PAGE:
Bayer Pharma AG


Investigational Strategies

Investigational Strategies

Clinical data on the novel oral direct Factor Xa inhibitors and direct thrombin inhibitors for the prevention of venous thromboembolism (VTE) and the treatment of deep vein thrombosis (DVT) and pulmonary embolism (PE) in patients with cancer are relatively limited. Clinical trials of the novel oral anticoagulants involving patients with cancer include the phase III MAGELLAN trial, which investigated rivaroxaban for VTE prevention in medically ill patients, the phase III studies of novel oral anticoagulants for the treatment of DVT and PE, and a phase II trial of apixaban in patients with metastatic cancer (NCT00320255). Pooled data from the EINSTEIN DVT and EINSTEIN PE trials have shown reassuring efficacy and safety for rivaroxaban compared with LMWH/VKA therapy in patients with cancer, and similar outcomes have been observed with other novel oral anticoagulants. An ongoing prospective clinical study programme is investigating the efficacy and safety of rivaroxaban compared with LMWH in patients with cancer.


Guideline Recommendations

A number of guidelines have been published for the prevention of venous thromboembolism (VTE) and treatment of deep vein thrombosis (DVT) and pulmonary embolism (PE) in patients with cancer. A consensus on guidelines for the use of antithrombotic therapy for VTE in patients with cancer, and their implementation in clinical practice, may assist in improving the care that patients with cancer receive.


Balancing the risks and benefits of anticoagulation in patients with cancer

Bleeding complications associated with anticoagulation therapy have been shown to be more frequent in patients with cancer than in those without cancer. Striking a balance between the risk of bleeding and the benefits of anticoagulant therapy in patients with cancer is, therefore, particularly important. The 2012 American College of Chest Physicians (ACCP) guidelines identify several factors that, in patients at a high risk of bleeding, indicate a lower risk of recurrence of venous thromboembolism (VTE) in patients with cancer, and may support stopping anticoagulant therapy.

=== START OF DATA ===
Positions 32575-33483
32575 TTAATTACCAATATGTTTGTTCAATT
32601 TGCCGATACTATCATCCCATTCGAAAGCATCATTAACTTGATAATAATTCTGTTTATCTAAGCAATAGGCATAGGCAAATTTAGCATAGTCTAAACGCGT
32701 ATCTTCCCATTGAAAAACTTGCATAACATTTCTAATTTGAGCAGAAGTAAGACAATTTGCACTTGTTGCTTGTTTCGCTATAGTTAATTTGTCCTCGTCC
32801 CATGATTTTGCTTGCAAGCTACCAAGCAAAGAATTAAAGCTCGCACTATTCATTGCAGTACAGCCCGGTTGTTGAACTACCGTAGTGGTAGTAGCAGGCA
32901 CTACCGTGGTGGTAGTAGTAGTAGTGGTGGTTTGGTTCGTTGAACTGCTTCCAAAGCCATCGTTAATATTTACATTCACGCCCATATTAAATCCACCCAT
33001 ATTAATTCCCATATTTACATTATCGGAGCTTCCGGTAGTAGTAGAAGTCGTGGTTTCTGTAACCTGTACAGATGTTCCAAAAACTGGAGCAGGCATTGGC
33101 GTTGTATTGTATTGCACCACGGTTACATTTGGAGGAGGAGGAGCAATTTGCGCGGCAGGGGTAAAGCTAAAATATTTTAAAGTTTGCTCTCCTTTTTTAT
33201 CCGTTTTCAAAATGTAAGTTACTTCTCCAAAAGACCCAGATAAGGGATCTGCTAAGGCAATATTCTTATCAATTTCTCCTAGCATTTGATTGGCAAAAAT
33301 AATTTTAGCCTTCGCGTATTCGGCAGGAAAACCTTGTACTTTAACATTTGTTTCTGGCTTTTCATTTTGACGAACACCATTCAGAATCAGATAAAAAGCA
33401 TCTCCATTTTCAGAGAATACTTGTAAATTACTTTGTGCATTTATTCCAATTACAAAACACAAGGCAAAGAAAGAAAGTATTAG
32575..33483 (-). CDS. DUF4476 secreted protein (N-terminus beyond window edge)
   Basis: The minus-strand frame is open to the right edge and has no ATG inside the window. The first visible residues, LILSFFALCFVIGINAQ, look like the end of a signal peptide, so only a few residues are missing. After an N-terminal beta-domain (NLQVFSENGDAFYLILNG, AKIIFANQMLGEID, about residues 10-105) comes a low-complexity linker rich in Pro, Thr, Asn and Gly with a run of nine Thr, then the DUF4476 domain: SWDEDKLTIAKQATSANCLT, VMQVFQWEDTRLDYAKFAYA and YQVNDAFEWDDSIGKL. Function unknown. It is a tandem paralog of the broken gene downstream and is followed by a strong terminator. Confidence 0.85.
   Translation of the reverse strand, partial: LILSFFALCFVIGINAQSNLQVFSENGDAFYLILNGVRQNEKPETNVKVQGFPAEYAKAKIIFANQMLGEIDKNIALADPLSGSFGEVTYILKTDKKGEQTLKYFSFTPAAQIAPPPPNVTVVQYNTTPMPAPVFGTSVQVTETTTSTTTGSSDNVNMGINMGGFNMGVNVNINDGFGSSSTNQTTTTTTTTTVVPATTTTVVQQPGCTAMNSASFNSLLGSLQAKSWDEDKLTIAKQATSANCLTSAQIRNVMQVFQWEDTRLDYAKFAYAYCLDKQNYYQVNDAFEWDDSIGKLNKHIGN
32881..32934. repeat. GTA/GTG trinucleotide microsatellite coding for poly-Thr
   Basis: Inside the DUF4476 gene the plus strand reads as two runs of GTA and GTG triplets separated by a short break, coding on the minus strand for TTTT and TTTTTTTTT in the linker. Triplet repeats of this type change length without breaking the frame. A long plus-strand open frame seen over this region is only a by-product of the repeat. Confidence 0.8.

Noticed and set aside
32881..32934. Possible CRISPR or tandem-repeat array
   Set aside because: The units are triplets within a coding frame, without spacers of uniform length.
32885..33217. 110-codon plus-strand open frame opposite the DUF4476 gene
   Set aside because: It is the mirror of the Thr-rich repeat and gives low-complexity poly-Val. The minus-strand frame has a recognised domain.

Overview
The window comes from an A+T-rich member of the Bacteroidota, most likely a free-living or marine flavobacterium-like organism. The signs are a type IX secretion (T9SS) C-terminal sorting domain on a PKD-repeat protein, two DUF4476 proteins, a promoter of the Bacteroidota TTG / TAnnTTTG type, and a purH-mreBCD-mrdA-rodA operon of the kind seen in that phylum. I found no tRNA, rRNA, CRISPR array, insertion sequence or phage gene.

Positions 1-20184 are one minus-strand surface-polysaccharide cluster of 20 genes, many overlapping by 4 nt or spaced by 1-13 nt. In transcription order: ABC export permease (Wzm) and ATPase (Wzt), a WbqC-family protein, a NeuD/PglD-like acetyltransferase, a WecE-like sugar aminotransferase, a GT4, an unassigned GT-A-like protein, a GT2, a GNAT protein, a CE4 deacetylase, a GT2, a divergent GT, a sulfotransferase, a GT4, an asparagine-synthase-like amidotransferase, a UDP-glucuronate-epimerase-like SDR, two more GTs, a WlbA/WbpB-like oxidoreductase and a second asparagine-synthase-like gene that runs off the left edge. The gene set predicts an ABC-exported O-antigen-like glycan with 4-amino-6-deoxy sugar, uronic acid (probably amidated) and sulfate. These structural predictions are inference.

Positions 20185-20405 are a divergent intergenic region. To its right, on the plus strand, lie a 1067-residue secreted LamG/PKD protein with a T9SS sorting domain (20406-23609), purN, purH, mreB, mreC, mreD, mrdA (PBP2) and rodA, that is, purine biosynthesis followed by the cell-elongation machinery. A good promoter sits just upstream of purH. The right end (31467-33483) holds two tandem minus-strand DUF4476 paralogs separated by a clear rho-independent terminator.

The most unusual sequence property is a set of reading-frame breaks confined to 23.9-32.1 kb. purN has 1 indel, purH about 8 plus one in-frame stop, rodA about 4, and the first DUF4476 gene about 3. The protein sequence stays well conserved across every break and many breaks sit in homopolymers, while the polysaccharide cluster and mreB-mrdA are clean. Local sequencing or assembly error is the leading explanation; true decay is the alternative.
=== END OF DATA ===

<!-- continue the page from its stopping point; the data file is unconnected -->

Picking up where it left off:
Treatment of deep vein thrombosis and pulmonary embolism

Anticoagulant treatment in patients with cancer with venous thromboembolism (VTE) can be a challenge as treatment may often be interrupted by invasive procedures or thrombocytopenia caused by chemotherapy. Oral vitamin K antagonists (VKAs) may not always be appropriate in patients with cancer; low molecular weight heparins (LMWHs), in addition to unfractionated heparin (UFH) and fondaparinux, are, therefore, preferred for patients with cancer. The risk of recurrent VTE is higher in patients with cancer than in those without and can depend on a number of factors including: the presence of metastatic cancer; treatment with chemotherapy; and the type of cancer.


Venous thromboembolism prevention in patients with cancer

Low molecular weight heparins (LMWHs) and unfractionated heparin (UFH) have been shown to have similar efficacy for thromboprophylaxis in patients with cancer. Both agents are recommended by the 2012 American College of Chest Physicians (ACCP) guidelines for thromboprophylaxis in patients with cancer who are at increased risk of venous thromboembolism (VTE). Vitamin K antagonists (VKAs) and fondaparinux are two other options for the prevention of VTE in patients with cancer. Although some clinical studies have demonstrated a benefit for thromboprophylaxis in hospitalized and surgical patients with cancer, it is not routinely recommended for ambulatory cancer patients. Despite the guideline recommendations, adequate VTE prophylaxis is currently underused in patients with cancer.


Cancer increases the risk of venous thromboembolism

Patients with cancer face an increased risk of venous thromboembolism (VTE) as malignancy is associated with a hypercoagulable state and the use of chemotherapy agents may also contribute to an increased risk. In fact, VTE is a significant cause of morbidity and mortality in patients with cancer. Risk factors for cancer-associated VTE include: tumour type; age; stage of cancer; and VTE history. Risk stratification and use of biomarker-based approaches may assist in the provision of targeted thromboprophylaxis. The use of a validated predictive model for VTE risk in patients with cancer receiving chemotherapy may also enable clinicians to determine whether patients are at particularly high risk of VTE.